The media today: Zuckerberg addresses Facebook’s failures

Facing growing criticism for his company’s failure to address Russian interference in the US election, Facebook founder and CEO Mark Zuckerberg delivered a nine-point plan to deal with those wishing to influence the democratic process. The announcement is full of newsy headlines, chief among them that the company will turn over to Congressional committees the more than 3,000 ads purchased by a Kremlin-connected agency.

Zuckerberg also promised “to make political advertising more transparent” by allowing users to see who paid for political ads and to visit advertisers’ pages to view all of the content that account is running. How Facebook will determine what constitutes a “political” ad is still unclear.

Even as he promised greater transparency from the tech giant, Zuckerberg acknowledged that he has no perfect solution. “I’m not going to sit here and tell you we’re going to catch all bad content in our system,” he wrote in a corresponding post on his page. ”Freedom means you don’t have to ask permission first,” Facebook’s scale—it boasts more than two billion users—means that human moderation of all content is impossible, and an algorithm can always be gamed.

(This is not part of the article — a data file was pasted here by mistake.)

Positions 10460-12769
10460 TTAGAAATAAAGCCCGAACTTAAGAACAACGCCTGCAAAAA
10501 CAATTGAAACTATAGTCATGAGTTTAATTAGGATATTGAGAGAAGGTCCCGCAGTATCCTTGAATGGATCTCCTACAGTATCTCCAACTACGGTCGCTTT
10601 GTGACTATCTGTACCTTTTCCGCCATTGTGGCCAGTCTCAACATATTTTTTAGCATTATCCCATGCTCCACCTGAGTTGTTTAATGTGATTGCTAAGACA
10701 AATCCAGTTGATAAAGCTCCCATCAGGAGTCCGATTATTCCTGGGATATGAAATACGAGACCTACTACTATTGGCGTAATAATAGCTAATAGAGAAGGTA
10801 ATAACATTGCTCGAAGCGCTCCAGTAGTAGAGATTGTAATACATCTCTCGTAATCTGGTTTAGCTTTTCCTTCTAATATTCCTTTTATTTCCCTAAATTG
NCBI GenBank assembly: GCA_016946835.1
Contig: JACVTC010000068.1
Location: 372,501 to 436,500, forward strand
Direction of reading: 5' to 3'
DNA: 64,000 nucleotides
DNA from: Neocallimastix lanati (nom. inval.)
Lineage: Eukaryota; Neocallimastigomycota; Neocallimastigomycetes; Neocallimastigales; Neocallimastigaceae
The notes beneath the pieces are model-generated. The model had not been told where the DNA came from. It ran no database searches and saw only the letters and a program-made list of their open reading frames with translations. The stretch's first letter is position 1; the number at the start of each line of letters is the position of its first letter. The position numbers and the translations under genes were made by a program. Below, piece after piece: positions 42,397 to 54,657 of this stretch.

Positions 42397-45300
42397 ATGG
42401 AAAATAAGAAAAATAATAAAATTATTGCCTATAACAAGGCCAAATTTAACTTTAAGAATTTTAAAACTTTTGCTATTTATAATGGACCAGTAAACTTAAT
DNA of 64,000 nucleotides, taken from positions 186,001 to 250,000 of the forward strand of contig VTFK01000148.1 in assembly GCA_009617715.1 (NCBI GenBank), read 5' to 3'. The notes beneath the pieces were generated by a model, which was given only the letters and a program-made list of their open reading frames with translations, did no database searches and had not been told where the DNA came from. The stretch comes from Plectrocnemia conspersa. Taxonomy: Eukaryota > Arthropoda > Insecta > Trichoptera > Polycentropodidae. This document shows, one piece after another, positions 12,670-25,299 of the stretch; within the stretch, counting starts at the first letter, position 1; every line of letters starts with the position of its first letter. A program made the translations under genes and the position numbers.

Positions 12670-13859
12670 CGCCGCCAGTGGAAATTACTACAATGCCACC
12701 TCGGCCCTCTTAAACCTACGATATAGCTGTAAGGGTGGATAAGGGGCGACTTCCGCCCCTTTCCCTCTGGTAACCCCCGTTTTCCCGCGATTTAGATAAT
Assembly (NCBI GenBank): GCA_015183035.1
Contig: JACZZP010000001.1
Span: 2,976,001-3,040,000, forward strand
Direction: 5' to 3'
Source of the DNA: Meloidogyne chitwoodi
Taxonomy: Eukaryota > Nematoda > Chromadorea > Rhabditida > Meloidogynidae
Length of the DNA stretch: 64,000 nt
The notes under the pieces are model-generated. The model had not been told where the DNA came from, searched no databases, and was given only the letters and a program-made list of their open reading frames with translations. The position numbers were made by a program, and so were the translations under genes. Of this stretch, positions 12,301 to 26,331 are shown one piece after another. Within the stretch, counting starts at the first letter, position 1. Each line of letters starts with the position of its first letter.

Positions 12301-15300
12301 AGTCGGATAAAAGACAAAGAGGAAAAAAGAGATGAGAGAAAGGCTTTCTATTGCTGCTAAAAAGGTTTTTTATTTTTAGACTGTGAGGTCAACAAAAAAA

ICYMI: The problem with local TV isn’t that the product is partisan or under-resourced or “fake.” The problem is that it’s lame.

One unavoidable takeaway from Zuckerberg’s statement was the incredible power that his company possesses. What other CEO can claim, with a straight face, the power to “proactively…strengthen the democratic process”? A sentence like, “We have been working to ensure the integrity of the German elections this weekend,” meant to be reassuring, comes off as shocking.

Facebook’s serious attention to its political influence is a welcome acknowledgement that the utopian ideals of its creation have been dashed by the actions of those who would use its platform to pursue their own interests. Trust, however, has already been squandered by a delayed acknowledgement of the issue. Last week, this newsletter looked at the reasons Facebook was facing political heat, and why it is so hard to trust the tech giant.

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Pete Vernon is a CJR staff writer. Follow him on Twitter @ByPeteVernon.